Firefighters used water-carrying planes on Saturday as they battled to control a wildfire in Spain’s Costa Brava region that has forced 350 people to be evacuated from their homes, the regional fire service said.
The blaze, which police think was caused by a discarded cigarette, tore through more than 400 hectares (about 1,000 acres) of forest and scrubland on the edge of the Cap de Creus natural park, a popular tourist area.
“We’re trying to bring the fire under control at the moment using six aircraft, which are pouring water onto the flames and 90 fire crews on the ground,” said Sergi Palacios from the Catalan regional government’s fire service.
Video images shot by firefighters showed them clambering across the rocky terrain as they worked in the darkness to tackle the fire, which started on Friday.
More than 231 people had to seek shelter overnight in temporary accommodation offered by the local council in El Port de la Selva district.
Police said anyone found responsible for causing the fire by throwing away a smouldering cigarette could face criminal charges.
“One negligent cigarette butt is 50 years of reforestation,” Jordi Puignero, vice president of the Catalan regional government, told reporters.
Courtesy of reuters.com
The nearly 11,000-acre Elbow Creek Fire in northeast Oregon continues to be pushed by erratic winds and hot temperatures, challenging firefighters as the fire burns primarily to the east and west, with some growth to the north, officials said Saturday as Gov. Kate Brown invoked the Conflagration Act to bring in more outside resources..
The fire is located in the Grande Ronde River drainage near Mud Springs, about 30 miles southeast of Walla Walla, Wash.
Here’s the rest of Saturday morning’s update from the Oregon Department of Forestry:
Helicopters and air tankers worked to slow the spread of the fire to the north and south yesterday, while crews aided in structure protection. Firefighters also worked the northwest side of the fire to keep the fire from spreading into Elbow Creek and progressing further through the Grande Ronde River drainage. Support from heavy airtankers aided in limiting the fire spread on the south on private ownership and firefighters were able to hold the fire last night north of Sickfoot Road.
Based on infrared mapping, the fire is estimated to be 10,941 acres in size, and remains at 0% containment.
Today, suppression activities are focused on holding the fire in the Wildcat Creek area on the east side and protecting structures at risk. Additionally, firefighters are establishing anchor points and scouting opportunities to build containment lines to the west side of the fire near Elbow Creek. Where terrain and fuels allow for crews to safely engage, firefighters continue working to build line construction and limit the fire spread on private ownership to the south, utilizing aircraft to slow fire spread.
The Elbow Creek Fire was reported on Thursday and is burning on both sides of the Grande Ronde River and is on or threatening Umatilla National Forest lands, Wallowa-Whitman National Forest lands, Vale District Bureau of Land Management lands and Oregon Department of Forestry-protected lands. The cause of the fire is under investigation.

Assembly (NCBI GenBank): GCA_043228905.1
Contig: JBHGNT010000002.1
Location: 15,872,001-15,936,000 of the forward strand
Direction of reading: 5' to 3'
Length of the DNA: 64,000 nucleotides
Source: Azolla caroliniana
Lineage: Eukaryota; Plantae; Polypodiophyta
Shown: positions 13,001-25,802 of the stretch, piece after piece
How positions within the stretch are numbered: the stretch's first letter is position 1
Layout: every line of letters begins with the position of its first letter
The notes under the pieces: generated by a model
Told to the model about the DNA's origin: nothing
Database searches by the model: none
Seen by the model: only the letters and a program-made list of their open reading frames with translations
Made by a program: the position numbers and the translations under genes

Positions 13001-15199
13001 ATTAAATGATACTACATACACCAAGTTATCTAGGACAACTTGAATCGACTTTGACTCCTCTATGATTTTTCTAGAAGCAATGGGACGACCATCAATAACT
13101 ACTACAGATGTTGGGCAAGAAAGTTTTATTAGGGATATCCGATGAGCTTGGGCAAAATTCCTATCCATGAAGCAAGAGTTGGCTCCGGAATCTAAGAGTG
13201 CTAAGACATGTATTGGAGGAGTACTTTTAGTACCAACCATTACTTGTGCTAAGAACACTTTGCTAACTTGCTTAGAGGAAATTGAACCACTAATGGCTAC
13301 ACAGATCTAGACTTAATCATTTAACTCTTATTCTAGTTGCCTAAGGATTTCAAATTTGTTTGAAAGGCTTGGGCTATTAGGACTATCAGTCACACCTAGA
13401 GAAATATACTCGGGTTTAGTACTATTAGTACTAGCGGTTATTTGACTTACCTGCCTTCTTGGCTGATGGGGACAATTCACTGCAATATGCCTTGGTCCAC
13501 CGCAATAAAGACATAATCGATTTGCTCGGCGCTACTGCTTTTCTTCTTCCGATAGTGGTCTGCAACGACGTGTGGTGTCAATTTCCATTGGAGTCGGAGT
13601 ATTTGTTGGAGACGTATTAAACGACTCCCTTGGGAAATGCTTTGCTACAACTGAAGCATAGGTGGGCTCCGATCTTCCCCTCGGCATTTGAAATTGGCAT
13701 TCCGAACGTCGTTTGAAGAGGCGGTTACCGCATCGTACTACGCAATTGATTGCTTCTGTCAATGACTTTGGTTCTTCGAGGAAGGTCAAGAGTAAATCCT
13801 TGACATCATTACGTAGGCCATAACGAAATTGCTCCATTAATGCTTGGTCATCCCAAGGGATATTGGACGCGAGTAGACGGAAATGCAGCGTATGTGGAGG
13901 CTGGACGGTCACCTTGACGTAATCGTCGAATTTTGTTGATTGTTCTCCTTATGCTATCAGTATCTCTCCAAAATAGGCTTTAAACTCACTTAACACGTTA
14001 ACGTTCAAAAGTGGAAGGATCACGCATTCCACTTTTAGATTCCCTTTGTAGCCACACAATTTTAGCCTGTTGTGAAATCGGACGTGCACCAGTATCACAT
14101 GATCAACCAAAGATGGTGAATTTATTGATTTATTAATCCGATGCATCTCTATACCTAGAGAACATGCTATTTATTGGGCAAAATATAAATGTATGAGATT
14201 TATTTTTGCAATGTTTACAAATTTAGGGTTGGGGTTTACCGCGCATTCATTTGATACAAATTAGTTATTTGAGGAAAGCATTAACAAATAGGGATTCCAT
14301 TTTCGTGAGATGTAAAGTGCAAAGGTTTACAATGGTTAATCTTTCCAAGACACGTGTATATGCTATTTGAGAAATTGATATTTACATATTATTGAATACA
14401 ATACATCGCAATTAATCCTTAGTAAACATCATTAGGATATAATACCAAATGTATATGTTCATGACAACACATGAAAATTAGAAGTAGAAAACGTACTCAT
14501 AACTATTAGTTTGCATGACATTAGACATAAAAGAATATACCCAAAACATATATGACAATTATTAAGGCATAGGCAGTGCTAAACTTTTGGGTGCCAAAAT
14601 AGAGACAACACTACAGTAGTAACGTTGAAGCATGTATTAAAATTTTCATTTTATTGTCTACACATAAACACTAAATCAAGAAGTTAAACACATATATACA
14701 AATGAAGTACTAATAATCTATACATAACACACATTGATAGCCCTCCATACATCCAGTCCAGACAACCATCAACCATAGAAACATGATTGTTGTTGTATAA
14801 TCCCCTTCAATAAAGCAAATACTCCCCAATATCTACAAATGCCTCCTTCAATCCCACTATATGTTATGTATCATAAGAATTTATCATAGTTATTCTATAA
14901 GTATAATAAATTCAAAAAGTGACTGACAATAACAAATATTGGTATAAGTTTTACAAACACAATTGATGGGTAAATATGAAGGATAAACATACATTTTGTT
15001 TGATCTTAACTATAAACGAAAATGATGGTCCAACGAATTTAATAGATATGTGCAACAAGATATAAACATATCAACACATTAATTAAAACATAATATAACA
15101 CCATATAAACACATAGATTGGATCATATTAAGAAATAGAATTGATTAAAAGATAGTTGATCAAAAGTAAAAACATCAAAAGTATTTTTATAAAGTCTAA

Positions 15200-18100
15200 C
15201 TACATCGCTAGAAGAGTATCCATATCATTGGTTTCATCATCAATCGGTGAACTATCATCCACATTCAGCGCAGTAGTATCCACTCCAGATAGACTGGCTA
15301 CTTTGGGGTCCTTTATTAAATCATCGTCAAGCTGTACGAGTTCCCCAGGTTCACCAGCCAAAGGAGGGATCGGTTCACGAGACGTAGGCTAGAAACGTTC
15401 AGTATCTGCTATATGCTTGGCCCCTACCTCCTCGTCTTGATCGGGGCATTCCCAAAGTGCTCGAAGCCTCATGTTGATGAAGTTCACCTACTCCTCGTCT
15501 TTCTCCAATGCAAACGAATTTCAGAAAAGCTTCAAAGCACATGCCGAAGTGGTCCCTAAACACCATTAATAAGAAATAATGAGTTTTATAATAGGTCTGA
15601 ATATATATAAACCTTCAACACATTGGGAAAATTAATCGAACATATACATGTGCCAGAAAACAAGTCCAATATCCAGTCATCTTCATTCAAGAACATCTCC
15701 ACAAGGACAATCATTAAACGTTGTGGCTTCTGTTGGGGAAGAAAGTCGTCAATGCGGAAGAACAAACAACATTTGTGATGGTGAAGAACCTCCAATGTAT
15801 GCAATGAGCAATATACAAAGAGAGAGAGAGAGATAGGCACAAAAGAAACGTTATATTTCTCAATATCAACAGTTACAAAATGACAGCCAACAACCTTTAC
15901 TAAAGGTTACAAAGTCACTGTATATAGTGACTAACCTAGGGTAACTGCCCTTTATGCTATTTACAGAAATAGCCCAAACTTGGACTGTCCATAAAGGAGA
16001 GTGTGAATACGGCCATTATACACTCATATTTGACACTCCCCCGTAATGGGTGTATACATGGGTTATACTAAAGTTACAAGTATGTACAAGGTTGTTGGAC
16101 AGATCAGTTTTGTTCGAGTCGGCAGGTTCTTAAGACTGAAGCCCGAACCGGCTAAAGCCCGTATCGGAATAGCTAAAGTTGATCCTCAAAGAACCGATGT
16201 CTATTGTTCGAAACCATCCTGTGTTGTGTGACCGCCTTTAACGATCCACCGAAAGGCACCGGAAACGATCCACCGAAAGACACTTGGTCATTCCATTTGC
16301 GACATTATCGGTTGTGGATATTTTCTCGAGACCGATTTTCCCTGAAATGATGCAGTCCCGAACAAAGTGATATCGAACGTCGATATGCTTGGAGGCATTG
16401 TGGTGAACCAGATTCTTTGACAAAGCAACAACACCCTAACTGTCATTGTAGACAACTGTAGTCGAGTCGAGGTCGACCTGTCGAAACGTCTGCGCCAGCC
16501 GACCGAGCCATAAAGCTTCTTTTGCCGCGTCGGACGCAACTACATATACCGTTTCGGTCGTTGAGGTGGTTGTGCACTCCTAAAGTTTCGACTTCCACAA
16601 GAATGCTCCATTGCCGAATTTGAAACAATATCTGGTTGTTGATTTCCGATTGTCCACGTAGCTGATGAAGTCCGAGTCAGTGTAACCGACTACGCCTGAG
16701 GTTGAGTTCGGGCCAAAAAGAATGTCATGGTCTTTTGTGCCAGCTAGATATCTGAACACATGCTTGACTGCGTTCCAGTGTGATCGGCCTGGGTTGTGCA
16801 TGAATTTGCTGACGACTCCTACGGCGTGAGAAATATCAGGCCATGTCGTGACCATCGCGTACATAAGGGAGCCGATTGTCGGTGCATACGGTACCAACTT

Numerous resources are aiding in firefighting efforts, including landowners, private operators, and various federal and state resources (hand crews, dozers, multiple engines, and water tenders). The fire is currently being staffed by a Type 3 Northeast Oregon Interagency Management Team. The agencies will inbrief the Oregon Department of Forestry Team 3 Type 1 Incident Management Team led by Link Smith today at 5 p.m. at the Wallowa High School and the team is anticipated to take command of the fire tomorrow.
The conflagration request sent by Wallowa County Fire Defense Board Chief, Paul Karvoski, to the Governor’s Office has been approved and additional resources are en route to support structure protection work with suppression efforts. The Oregon State Fire Marshal’s Office is surging resources to assist the local fire agencies.
Wallowa County has updated evacuation information. Additional information regarding evacuations is available through the Wallowa County Sheriff’s Office at (541) 426-3131 or by monitoring the Wallowa County Sheriff’s Office on Facebook.
Closures are also in place surrounding the fire. Due to fire activity on both sides of the Grande Ronde River corridor, the river is closed at Minam State Park. Any rafters that arrive into the fire area will be safely evacuated in coordination with Wallowa County Search and Rescue. Due to extreme wildfire activity and the concern for the safety of the public the entirety of the Umatilla National Forest has been temporarily closed.
Hot and dry conditions are expected to persist throughout the week. Fire officials want to remind everyone that the current fire danger rating remains at EXTREME.
Courtesy of ktvz.com